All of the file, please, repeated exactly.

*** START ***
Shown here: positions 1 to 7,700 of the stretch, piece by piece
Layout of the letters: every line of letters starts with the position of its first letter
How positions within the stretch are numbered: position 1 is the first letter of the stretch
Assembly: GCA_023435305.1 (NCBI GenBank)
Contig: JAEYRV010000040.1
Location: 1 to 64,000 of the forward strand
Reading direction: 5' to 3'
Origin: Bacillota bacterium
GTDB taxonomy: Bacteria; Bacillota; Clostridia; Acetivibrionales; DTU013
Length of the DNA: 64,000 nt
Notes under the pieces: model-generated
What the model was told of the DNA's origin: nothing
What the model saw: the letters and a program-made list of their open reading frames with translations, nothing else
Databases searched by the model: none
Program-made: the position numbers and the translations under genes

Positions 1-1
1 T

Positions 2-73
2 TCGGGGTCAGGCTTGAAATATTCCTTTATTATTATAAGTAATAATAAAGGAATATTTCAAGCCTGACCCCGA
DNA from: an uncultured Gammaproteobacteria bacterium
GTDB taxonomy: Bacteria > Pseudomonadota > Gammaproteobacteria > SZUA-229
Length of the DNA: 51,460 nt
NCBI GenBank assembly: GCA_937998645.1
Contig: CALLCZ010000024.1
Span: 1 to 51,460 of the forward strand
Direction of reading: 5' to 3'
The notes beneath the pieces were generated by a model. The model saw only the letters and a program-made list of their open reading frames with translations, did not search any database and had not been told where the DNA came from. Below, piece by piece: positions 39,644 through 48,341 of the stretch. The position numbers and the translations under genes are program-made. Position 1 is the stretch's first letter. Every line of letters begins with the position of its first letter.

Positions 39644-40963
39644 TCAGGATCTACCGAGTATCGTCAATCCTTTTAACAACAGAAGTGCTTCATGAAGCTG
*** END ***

Shown here: positions 1 to 7,700 of the stretch, piece by piece
Layout of the letters: every line of letters starts with the position of its first letter
How positions within the stretch are numbered: position 1 is the first letter of the stretch
Assembly: GCA_023435305.1 (NCBI GenBank)
Contig: JAEYRV010000040.1
Location: 1 to 64,000 of the forward strand
Reading direction: 5' to 3'
Origin: Bacillota bacterium
GTDB taxonomy: Bacteria; Bacillota; Clostridia; Acetivibrionales; DTU013
Length of the DNA: 64,000 nt
Notes under the pieces: model-generated
What the model was told of the DNA's origin: nothing
What the model saw: the letters and a program-made list of their open reading frames with translations, nothing else
Databases searched by the model: none
Program-made: the position numbers and the translations under genes

Positions 1-1
1 T

Positions 2-73
2 TCGGGGTCAGGCTTGAAATATTCCTTTATTATTATAAGTAATAATAAAGGAATATTTCAAGCCTGACCCCGA
DNA from: an uncultured Gammaproteobacteria bacterium
GTDB taxonomy: Bacteria > Pseudomonadota > Gammaproteobacteria > SZUA-229
Length of the DNA: 51,460 nt
NCBI GenBank assembly: GCA_937998645.1
Contig: CALLCZ010000024.1
Span: 1 to 51,460 of the forward strand
Direction of reading: 5' to 3'
The notes beneath the pieces were generated by a model. The model saw only the letters and a program-made list of their open reading frames with translations, did not search any database and had not been told where the DNA came from. Below, piece by piece: positions 39,644 through 48,341 of the stretch. The position numbers and the translations under genes are program-made. Position 1 is the stretch's first letter. Every line of letters begins with the position of its first letter.

Positions 39644-40963
39644 TCAGGATCTACCGAGTATCGTCAATCCTTTTAACAACAGAAGTGCTTCATGAAGCTG